Welcome back, my novice hackers! This next subject might seem a bit obscure, but I promise you, this lesson will benefit you significantly either as a hacker or system admin. This tutorial will cover what is usually referred to as a regular expression, or regex for short.
Welcome back, my neophyte hackers! Have you ever had a neighbor that you're certain is up to no good? Maybe you've seen him moving packages in and out at all hours of the night? Maybe you've seen people go into his home and never come out? He seems like a creep and sometimes you hear strange sounds coming from his home? You know he's up to no good, but you aren't sure what it is exactly.
Welcome back, my hackers apprentices! To own a network and retrieve the key data, we only need to find ONE weak link in the network. It makes little sense to beat our heads against heavily fortified systems like the file and database server when we can take advantage of the biggest weak link of all—humans.
Welcome back, my novice hackers! In a recent tutorial, I showed how the SNMP protocol can be a gold mine of information for reconnaissance on a potential target. If you haven't already, I strongly suggest that you read it before progressing here, as little of this will make much sense without that background.
Welcome back, my budding hackers! One of the keys to becoming a professional and successful hacker is to think creatively. There is always a way to get into any network or system, if you think creatively. In previous tutorials, I have demonstrated ways to crack passwords on both Linux and Windows systems, but in this case, I will show you a way to get the sysadmin password by intercepting it from a Remote Desktop session.
Welcome back, my fledgling hackers! Awhile back, I demonstrated one of my favorite little tools, netcat, which enables us to create a connection between any two machines and transfer files or spawn a command shell for "owning" the system. Despite the beauty and elegance of this little tool, it has one major drawback—the transfers between the computers can be detected by security devices such as firewalls and an intrusion detection system (IDS).
Welcome back, my neophyte hackers! In today's hack, we're going to have a bit of Halloween fun. Have you ever had a boss who made you miserable with his micro-management and nagging? Maybe you thought he unfairly fired your friend/colleague? Well, now here's your chance to get a bit of revenge and keep him or her off your back!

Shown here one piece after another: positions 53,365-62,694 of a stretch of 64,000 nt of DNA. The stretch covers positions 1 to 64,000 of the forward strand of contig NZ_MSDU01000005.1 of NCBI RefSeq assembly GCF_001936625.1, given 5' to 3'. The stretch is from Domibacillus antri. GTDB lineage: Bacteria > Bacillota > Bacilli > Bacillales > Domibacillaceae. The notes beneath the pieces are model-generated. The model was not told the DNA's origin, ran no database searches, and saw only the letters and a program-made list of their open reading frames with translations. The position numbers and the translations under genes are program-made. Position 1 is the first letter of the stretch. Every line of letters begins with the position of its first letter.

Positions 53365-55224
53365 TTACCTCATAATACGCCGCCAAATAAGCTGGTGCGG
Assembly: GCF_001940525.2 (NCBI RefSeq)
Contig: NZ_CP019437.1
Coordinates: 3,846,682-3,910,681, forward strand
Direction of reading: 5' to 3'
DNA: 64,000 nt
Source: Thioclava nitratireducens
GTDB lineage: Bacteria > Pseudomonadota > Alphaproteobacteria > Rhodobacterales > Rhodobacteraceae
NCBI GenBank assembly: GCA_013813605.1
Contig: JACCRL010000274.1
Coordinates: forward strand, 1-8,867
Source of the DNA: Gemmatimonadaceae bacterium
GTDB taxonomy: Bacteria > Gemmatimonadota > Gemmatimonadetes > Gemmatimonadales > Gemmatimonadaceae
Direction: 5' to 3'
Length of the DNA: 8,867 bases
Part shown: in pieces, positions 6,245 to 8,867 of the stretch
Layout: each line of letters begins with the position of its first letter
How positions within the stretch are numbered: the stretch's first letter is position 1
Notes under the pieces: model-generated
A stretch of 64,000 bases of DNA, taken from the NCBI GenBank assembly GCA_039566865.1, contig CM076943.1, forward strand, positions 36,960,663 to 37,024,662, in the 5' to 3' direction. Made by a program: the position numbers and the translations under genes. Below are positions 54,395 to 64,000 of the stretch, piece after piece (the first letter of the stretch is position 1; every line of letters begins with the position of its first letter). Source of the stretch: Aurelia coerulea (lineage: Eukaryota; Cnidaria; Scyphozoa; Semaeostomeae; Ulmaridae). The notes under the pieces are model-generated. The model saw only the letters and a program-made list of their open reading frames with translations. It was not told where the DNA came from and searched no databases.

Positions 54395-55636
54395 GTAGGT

Welcome back, my fledgling hackers! It's been awhile since we did a Metasploit tutorial, and several of you have pleaded with me for more. I couldn't be happier to oblige, as it's my favorite tool. For the next several weeks, I'll intersperse some new guides that'll help expand your Metasploit skills and keep you abreast of new developments in Metasploit, so look for them in the near future.
Welcome back, my greenhorn hackers! For over 15 years, a tiny but powerful tool has been used by hackers for a wide-range of activities. This tool goes by the name of netcat, and although well known in hacking circles, it's virtually unknown outside. It's so powerful and useful, that many people within the hacking community refer to it as the "Swiss Army knife of hacking tools."
Welcome back, my budding hackers! Previous to this tutorial, we've focused mostly on hacking the target system. If we're successful in owning the target system, we'll then want to make certain that the system administrator doesn't know we were there, and that he or she cannot track us.
Welcome back, my hacker novitiates! Finding vulnerabilities in systems can be one of the most time-consuming tasks for a hacker. There will be times, though, when you'll find yourself in a position that you know that a particular port represents a vulnerable application or service.
Welcome back, my hacker apprentices! In recent weeks, the revelation that the NSA has been spying on all of us has many people up in arms. I guess I take it all in stride as I just assume that the NSA is spying on all of us—all of the time. Don't get me wrong, I don't condone it, but I know the NSA.
Welcome back, my fledgling hackers! If you're like most aspiring hackers, at one time or another you've probably spent too much time playing Call of Duty and not enough time preparing for your final exams.
Welcome back, my rookie hackers! Several of you have written me asking about where they can find the latest hacks, exploits, and vulnerabilities. In response, I offer you this first in a series of tutorials on finding hacks, exploits, and vulnerabilities. First up: Microsoft Security Bulletins.
Hack Like a Pro: How to Get Even with Your Annoying Neighbor by Bumping Them Off Their WiFi Network —Undetected
Welcome back, my hacker apprentices! My recent posts here in Null Byte have been very technical in nature, so I thought that I'd have a little fun with this one.
Welcome back, my eager hackers! In recent blogs, I've demonstrated how to grab password hashes remotely using Metasploit's meterpreter and pwdump. Once we have the Windows passwords from the SAM file, we can then crack these hashes using tools such as Cain and Abel.